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Georgian Poetry 1920-22   By: (1871-1940)

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1920 1922



The Poetry Bookshop 35 Devonshire St. Theobalds Rd. London W.C.1



When the fourth volume of this series was published three years ago, many of the critics who had up till then, as Horace Walpole said of God, been the dearest creatures in the world to me, took another turn. Not only did they very properly disapprove my choice of poems: they went on to write as if the Editor of 'Georgian Poetry' were a kind of public functionary, like the President of the Royal Academy; and they asked again, on this assumption, very properly who was E.M. that he should bestow and withhold crowns and sceptres, and decide that this or that poet was or was not to count.

This, in the words of Pirate Smee, was 'a kind of a compliment', but it was also, to quote the same hero, 'galling'; and I have wished for an opportunity of disowning the pretension which I found attributed to me of setting up as a pundit, or a pontiff, or a Petronius Arbiter; for I have neither the sure taste, nor the exhaustive reading, nor the ample leisure which would be necessary in any such role.

The origin of these books, which is set forth in the memoir of Rupert Brooke, was simple and humble. I found, ten years ago, that there were a number of writers doing work which appeared to me extremely good, but which was narrowly known; and I thought that anyone, however unprofessional and meagrely gifted, who presented a conspectus of it in a challenging and manageable form might be doing a good turn both to the poets and to the reading public. So, I think I may claim, it proved to be. The first volume seemed to supply a want. It was eagerly bought; the continuation of the affair was at once taken so much for granted as to be almost unavoidable; and there has been no break in the demand for the successive books. If they have won for themselves any position, there is no possible reason except the pleasure they have given.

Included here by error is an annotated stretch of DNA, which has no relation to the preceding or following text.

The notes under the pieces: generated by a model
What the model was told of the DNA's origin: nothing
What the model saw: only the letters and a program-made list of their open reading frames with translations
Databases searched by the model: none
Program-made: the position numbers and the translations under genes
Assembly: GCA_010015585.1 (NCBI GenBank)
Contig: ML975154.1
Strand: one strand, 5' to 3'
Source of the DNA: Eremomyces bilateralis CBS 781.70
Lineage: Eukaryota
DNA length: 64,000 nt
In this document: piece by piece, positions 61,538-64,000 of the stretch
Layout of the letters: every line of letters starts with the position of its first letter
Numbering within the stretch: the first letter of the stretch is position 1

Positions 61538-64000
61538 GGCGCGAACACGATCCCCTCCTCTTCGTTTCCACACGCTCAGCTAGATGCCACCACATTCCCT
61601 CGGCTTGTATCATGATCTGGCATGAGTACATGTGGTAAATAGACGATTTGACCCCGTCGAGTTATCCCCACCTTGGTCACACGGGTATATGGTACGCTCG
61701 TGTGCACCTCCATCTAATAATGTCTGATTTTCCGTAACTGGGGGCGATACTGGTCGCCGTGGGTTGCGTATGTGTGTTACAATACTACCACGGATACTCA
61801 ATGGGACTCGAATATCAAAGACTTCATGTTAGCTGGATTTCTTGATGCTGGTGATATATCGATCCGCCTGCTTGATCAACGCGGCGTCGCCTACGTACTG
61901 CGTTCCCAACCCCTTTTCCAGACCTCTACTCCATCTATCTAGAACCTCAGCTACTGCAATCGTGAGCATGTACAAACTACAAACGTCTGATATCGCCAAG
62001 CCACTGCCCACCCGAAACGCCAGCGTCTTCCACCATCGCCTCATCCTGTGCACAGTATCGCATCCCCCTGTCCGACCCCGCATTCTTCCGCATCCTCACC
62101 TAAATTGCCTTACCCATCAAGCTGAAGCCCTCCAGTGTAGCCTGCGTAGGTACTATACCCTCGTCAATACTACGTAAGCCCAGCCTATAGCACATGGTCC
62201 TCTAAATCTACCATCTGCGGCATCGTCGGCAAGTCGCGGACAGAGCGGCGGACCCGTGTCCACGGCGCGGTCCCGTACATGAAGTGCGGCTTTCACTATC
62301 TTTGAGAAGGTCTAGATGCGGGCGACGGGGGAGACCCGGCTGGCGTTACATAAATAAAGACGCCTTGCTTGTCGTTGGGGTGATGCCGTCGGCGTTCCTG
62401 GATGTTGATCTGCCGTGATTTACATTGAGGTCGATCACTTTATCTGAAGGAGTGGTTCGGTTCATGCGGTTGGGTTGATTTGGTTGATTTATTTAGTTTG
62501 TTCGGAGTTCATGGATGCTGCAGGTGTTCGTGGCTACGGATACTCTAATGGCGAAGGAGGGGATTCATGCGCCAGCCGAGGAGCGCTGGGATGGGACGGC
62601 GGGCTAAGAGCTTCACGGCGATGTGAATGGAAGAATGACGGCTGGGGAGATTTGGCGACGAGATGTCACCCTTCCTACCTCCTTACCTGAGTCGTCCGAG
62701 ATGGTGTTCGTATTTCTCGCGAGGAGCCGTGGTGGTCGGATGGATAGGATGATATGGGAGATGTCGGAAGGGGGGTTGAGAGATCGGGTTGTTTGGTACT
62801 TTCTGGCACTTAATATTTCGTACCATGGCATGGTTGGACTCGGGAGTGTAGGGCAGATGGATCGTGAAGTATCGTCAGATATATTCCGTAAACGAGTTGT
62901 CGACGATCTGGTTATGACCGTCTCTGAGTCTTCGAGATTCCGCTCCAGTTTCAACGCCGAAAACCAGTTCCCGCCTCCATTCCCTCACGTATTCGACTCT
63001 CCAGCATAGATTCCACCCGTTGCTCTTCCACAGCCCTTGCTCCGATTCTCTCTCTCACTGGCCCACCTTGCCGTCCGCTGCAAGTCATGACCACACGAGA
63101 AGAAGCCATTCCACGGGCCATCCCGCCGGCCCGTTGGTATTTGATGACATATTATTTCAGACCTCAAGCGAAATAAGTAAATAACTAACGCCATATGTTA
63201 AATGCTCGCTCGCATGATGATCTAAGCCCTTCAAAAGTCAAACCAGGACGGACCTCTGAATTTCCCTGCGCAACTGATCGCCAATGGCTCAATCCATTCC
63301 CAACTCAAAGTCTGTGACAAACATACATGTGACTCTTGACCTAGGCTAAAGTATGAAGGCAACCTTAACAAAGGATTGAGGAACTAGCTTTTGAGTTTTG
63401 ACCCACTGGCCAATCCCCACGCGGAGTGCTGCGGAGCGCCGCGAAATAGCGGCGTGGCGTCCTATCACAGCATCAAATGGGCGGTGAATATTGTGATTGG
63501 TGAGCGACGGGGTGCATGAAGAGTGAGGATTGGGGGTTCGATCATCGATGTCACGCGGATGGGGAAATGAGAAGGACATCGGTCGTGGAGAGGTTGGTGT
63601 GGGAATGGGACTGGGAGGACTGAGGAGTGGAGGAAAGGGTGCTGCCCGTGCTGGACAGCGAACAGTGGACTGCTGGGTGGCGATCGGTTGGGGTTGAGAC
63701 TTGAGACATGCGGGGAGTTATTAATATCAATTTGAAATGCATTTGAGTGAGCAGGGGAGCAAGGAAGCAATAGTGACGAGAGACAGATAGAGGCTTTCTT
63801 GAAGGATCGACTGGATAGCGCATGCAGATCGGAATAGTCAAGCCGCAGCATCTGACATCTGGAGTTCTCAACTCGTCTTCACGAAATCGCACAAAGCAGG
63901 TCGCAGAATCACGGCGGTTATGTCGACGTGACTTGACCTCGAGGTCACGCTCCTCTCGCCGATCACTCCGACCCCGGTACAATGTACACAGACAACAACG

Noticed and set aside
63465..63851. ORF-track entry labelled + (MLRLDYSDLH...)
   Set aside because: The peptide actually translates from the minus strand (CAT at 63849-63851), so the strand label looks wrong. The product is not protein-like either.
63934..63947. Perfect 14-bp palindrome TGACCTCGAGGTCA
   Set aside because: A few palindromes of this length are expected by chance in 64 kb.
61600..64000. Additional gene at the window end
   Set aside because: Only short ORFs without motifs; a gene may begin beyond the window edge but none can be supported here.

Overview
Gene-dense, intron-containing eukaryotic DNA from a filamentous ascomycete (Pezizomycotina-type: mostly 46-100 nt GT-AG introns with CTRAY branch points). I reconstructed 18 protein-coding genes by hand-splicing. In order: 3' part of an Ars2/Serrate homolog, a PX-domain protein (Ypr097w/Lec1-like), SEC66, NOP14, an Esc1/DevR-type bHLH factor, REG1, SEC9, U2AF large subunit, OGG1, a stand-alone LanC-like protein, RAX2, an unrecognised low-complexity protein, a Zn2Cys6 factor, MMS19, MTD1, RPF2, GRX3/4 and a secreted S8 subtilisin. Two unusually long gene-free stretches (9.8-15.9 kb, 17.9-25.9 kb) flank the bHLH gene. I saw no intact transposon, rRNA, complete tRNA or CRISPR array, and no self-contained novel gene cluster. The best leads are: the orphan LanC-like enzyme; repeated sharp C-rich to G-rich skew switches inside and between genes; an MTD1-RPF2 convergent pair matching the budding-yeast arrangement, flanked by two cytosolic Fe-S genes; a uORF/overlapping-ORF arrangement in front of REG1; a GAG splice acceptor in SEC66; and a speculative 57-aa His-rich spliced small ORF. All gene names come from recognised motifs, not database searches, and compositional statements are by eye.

Having entered upon a course of disclamation, I should like to make a mild protest against a further charge that Georgian Poetry has merely encouraged a small clique of mutually indistinguishable poetasters to abound in their own and each other's sense or nonsense. It is natural that the poets of a generation should have points in common; but to my fond eye those who have graced these collections look as diverse as sheep to their shepherd, or the members of a Chinese family to their uncle; and if there is an allegation which I would 'deny with both hands', it is this: that an insipid sameness is the chief characteristic of an anthology which offers to name almost at random seven only out of forty (oh ominous academic number!) the work of Messrs. Abercrombie, Davies, de la Mare, Graves, Lawrence, Nichols and Squire.

The ideal 'Georgian Poetry' a book which would err neither by omission nor by inclusion, and would contain the best, and only the best poems of the best, and only the best poets of the day could only be achieved, if at all, by dint of a Royal Commission. The present volume is nothing of the kind.

I may add one word bearing on my aim in selection. Much admired modern work seems to me, in its lack of inspiration and its disregard of form, like gravy imitating lava. Its upholders may retort that much of the work which I prefer seems to them, in its lack of inspiration and its comparative finish, like tapioca imitating pearls. Either view possibly both may be right. I will only say that with an occasional exception for some piece of rebelliousness or even levity which may have taken my fancy, I have tried to choose no verse but such as in Wordsworth's phrase

The high and tender Muses shall accept With gracious smile, deliberately pleased.

There are seven new comers Messrs. Armstrong, Blunden, Hughes, Kerr, Prewett and Quennell, and Miss Sackville West. Thanks and acknowledgments are due to Messrs. Jonathan Cape, Chatto and Windus, R... Continue reading book >>

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